Royal Goedewaagen, Dutch houses, buildings, palaces, farmhouses, KLM, koninklijke
|Paleis Het Loo|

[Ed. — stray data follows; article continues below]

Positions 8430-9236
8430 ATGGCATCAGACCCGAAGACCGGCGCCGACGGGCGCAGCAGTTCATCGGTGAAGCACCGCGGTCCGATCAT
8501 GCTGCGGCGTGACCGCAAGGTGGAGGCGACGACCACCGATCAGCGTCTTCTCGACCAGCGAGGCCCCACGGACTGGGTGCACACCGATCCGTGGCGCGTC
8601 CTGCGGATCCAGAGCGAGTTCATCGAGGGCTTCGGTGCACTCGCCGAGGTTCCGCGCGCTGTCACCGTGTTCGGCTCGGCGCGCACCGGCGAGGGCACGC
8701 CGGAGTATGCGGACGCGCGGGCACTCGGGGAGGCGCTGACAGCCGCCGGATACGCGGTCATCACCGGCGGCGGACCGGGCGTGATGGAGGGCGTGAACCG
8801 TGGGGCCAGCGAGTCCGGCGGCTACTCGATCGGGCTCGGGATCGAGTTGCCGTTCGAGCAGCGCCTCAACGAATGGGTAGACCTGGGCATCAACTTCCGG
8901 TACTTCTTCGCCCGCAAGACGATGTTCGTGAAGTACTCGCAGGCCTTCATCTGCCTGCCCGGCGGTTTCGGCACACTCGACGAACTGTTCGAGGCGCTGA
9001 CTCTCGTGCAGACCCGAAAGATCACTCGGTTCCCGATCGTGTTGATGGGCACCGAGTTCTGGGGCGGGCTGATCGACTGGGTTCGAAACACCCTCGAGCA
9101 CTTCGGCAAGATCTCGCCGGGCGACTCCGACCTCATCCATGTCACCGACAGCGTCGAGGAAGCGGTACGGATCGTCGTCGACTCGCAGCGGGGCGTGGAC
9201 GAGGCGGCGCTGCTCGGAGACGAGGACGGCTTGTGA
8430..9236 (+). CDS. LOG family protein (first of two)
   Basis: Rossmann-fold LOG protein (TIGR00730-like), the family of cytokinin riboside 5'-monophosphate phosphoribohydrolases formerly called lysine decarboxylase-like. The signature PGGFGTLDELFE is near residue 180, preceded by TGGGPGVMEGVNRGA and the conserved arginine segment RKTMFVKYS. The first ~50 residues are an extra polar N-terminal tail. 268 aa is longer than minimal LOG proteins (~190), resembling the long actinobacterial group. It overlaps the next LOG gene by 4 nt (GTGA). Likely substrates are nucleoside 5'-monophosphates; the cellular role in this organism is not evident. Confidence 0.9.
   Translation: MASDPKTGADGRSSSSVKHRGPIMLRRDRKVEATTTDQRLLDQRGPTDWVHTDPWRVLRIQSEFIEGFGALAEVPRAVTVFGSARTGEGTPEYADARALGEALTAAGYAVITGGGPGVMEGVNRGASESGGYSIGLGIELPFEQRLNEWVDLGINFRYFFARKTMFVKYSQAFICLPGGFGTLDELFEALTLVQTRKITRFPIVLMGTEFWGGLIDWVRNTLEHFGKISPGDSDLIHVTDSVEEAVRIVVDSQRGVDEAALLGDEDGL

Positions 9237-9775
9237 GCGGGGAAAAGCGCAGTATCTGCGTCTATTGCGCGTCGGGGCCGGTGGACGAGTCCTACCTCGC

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History of the Paleis Het LooPaleis Het Loo reflects the historical ties between the House of Orange-Nassau and the Netherlands. The central part of the palace and the lateral pavillions show how the palace was inhabited by the House of Orange for three centuries starting with the King Stadtholder William III up to and including Queen Wilhelmina. In November 1684 Prince William III of Orange, then Stadtholder of Gelderland, purchased Het Loo with the intentions of building a palatial hunting lodge somewhere on the property. On April 5, 1685 the first contract was tendered and in September of the same year the stonework of the middle section (or corps de logis) of what came to be known as Het Loo was completed. In 1686, the year given on the facade of the building, the wings, originally linked by colonnades to the corps de logis were added, the walls were built and the gardens were laid out. Het Loo became the favorite hunting seat and country palace of William III and his wife Princess Mary II, and until his death in 1702 furnishings and decorations both inside and outside underwent repeated alterations and embellishments. At that time symmetry was considered ideal and the design for the building and grounds featured a central axis with mirror image components on either side. Inside the palace the axis consisted of the Entrance Hall, the Staircase and the Great Hall on the first floor. West and east of the Great Hall respectively were the apartments of William III and Mary II. The apartments of the courtiers and the Dining Room were on the ground floor. In 1689 William III became King of England and this elevation of his position and power brought an enlargement of Het Loo in its wake. Between 1691 and 1694 the colonnades which linked the corps de logis to the wings on either side were replaced by four pavillions. These pavillions contained the new apartments of William III and Mary II, a new Dining Room, a Long Gallery and a Chapel. Queen Mary did not return to Holland after 1689 and never saw the enlargement. On the death of King William III in 1702 there was disagreement about his inheritance, but eventually, in 1732, Het Loo descended to Willem IV (1711-1751) who was, from 1747, Stadtholder of all the provinces. Both Willem IV and his son Willem V (1748-1806) used the palace in the 18th century as a summer residence.
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